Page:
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£1,000 fines help stop taxi and PHV drivers discriminating against disabled users, says Minister

Updated: Mar 18, 2022

Convictions and fines of up to £1,000 help stop taxi and private hire drivers discriminating against disabled users said a Government Minister after questions on the subject.

The Minister also drew attention to legislation that prevents non-exempt taxi drivers from refusing entry to assistance dog owners or charging those with disabilities more for their services.

Jacob Young, Conservative MP for Redcar, asked the Secretary of State for Transport what legal protections and enforcement mechanisms are in place to help protect disabled passengers from experiencing discrimination when using licenced taxi cabs.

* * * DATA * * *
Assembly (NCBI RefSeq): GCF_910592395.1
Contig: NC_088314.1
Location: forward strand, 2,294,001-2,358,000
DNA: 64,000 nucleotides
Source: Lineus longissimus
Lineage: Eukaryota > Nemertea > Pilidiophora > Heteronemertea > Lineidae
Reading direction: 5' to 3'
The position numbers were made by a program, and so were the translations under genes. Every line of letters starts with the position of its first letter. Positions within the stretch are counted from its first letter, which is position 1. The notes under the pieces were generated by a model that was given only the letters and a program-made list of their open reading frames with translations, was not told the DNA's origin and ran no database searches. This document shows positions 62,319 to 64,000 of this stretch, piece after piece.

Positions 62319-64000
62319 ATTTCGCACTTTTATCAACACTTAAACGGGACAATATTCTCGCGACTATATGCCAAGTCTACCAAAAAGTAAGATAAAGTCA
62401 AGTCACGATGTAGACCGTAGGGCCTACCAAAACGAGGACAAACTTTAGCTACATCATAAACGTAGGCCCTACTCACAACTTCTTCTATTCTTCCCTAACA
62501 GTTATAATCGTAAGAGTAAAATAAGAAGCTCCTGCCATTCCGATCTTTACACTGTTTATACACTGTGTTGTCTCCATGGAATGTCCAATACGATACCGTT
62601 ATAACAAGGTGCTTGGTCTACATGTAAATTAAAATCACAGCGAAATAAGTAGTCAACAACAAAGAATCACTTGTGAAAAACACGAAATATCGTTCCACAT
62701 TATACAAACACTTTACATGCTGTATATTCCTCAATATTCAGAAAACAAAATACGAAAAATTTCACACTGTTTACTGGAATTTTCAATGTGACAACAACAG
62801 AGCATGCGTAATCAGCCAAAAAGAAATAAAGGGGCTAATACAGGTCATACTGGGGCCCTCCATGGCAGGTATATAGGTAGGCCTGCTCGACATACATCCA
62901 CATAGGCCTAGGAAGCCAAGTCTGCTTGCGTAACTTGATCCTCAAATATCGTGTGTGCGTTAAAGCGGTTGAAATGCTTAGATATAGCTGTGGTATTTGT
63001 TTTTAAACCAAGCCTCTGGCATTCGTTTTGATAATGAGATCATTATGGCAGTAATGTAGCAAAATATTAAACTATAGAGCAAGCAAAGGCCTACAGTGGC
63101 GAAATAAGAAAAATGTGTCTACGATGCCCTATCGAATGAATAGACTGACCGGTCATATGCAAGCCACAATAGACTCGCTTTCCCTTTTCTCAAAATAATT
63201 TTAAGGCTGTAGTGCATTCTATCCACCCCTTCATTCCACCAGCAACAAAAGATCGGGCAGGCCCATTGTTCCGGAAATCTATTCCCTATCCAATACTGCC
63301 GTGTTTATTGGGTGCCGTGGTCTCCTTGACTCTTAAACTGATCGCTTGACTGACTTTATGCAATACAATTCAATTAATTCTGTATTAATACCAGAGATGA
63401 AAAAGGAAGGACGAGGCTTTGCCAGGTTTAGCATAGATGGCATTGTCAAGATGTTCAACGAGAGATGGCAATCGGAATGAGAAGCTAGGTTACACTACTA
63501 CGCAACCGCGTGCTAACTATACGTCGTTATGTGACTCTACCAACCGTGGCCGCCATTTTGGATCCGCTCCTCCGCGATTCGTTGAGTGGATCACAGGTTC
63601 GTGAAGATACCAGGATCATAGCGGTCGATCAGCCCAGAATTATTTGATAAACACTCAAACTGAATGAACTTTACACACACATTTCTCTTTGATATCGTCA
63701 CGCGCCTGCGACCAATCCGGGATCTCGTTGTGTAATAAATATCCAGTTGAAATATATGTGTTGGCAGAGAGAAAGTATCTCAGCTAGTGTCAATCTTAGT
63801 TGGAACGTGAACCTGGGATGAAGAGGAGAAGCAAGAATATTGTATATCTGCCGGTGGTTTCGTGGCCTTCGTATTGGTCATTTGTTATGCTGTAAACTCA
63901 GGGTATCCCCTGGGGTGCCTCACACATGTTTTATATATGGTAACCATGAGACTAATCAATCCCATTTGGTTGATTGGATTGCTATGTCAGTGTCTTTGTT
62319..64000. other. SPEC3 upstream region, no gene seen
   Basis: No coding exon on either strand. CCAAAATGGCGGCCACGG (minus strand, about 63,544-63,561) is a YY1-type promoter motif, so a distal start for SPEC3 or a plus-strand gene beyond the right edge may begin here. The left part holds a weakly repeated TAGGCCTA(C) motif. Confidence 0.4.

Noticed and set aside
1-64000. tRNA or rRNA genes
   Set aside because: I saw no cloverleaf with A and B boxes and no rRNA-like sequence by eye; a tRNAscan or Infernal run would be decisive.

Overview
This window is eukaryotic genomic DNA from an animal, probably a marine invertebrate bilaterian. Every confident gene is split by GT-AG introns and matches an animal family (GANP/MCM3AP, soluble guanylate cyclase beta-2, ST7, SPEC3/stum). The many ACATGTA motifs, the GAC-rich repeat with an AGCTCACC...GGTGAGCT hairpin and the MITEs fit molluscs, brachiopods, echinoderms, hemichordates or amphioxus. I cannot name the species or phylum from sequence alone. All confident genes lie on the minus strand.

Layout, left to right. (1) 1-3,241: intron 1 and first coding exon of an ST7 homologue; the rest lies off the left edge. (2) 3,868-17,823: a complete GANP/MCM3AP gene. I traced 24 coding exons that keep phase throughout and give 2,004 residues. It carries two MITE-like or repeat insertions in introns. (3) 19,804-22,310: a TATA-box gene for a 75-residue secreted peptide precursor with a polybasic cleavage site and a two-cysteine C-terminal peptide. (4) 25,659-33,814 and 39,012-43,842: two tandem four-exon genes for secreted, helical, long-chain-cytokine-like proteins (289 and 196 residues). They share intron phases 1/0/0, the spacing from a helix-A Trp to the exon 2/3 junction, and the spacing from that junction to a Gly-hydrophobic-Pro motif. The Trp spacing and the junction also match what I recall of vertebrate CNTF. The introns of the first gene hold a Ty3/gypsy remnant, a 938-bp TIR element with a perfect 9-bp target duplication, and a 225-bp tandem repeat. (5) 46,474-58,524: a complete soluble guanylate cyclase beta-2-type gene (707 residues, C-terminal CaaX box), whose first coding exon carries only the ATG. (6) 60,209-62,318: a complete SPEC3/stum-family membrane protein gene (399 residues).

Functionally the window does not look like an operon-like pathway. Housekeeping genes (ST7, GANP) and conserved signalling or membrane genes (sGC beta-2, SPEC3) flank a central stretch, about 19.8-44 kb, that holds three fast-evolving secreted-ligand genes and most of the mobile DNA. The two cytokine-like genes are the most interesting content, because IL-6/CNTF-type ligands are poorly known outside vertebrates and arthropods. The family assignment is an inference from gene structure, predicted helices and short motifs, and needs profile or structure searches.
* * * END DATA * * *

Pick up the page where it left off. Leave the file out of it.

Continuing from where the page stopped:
Trudy Harrison, Department for Transport Minister, responded: “Wheelchair users travelling in taxis and Private Hire Vehicles (PHVs) designated as being wheelchair accessible and assistance dog owners travelling in any taxi or PHV are protected from discriminatory treatment by Sections 165, 168 and 170 of the Equality Act 2010, which prevent non-exempt drivers from refusing them carriage or charging them more than other passengers.

“Local taxi and PHV licensing authorities are responsible for investigating and prosecuting cases referred to them, and convicted drivers face fines of up to £1,000.

“However, the Government recognises that the law is inconsistent in its application, and is supporting the Taxis and Private Hire Vehicles (Disabled Persons) Bill introduced by Rt Hon Jeremy Wright QC MP, which seeks to extend the existing protections to any disabled person when travelling by any taxi or PHV.”

A new Taxis and Private Hire Vehicles Disabled Persons Bill has been proposed, with the main aim of addressing the discrimination that a wide range of passengers with disabilities still face.

Support for the new Bill also arrived from the Government and the Opposition Shadow Transport Minister earlier this month when insight into the new proposed Private Members Bill was shared in the 2nd Reading stage at the House of Commons.



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